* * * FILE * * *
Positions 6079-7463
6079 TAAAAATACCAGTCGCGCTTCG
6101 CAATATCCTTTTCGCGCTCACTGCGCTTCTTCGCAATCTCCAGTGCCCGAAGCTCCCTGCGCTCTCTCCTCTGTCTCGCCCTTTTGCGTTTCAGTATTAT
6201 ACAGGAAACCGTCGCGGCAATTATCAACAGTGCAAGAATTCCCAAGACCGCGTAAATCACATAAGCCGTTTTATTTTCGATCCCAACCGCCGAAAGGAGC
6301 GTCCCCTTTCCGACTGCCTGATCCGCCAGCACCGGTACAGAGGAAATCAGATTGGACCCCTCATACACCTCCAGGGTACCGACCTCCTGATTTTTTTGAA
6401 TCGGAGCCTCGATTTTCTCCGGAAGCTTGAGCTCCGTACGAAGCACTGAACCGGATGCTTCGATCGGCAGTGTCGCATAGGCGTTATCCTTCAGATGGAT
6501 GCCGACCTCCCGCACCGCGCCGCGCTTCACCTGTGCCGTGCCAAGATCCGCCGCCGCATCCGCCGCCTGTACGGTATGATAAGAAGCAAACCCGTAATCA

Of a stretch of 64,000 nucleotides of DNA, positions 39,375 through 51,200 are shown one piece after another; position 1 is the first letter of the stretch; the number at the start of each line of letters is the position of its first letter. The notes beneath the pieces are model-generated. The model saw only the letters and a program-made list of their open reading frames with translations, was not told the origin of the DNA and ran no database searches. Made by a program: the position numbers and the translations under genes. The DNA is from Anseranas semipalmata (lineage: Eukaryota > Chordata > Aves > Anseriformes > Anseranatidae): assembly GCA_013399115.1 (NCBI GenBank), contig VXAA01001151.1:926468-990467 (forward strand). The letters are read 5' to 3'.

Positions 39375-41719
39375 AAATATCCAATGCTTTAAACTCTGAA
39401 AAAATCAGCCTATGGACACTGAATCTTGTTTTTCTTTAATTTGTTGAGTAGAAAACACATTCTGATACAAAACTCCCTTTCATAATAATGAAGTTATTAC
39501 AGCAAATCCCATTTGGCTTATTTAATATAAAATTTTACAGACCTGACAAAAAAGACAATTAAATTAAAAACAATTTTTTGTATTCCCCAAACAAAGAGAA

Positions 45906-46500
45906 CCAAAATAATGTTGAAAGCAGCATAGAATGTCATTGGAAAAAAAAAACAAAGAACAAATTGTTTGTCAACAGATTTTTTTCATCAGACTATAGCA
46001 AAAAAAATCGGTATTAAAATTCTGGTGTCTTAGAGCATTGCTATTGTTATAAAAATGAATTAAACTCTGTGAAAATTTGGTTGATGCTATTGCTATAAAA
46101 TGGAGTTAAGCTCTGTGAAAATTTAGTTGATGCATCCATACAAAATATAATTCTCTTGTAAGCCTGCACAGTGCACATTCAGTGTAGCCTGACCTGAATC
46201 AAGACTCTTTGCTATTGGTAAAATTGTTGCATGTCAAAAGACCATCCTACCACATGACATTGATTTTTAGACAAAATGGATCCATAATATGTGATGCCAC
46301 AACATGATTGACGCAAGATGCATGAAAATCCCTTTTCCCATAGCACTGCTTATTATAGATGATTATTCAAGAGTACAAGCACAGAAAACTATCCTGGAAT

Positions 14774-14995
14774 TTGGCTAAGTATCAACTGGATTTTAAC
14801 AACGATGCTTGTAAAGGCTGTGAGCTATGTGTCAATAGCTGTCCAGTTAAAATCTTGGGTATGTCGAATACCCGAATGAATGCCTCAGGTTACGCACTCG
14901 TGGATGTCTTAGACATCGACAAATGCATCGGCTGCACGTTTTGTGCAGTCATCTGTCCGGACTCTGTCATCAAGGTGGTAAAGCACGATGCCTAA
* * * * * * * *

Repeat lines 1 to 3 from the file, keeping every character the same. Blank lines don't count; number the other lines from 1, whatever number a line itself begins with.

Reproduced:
Positions 6079-7463
6079 TAAAAATACCAGTCGCGCTTCG
6101 CAATATCCTTTTCGCGCTCACTGCGCTTCTTCGCAATCTCCAGTGCCCGAAGCTCCCTGCGCTCTCTCCTCTGTCTCGCCCTTTTGCGTTTCAGTATTAT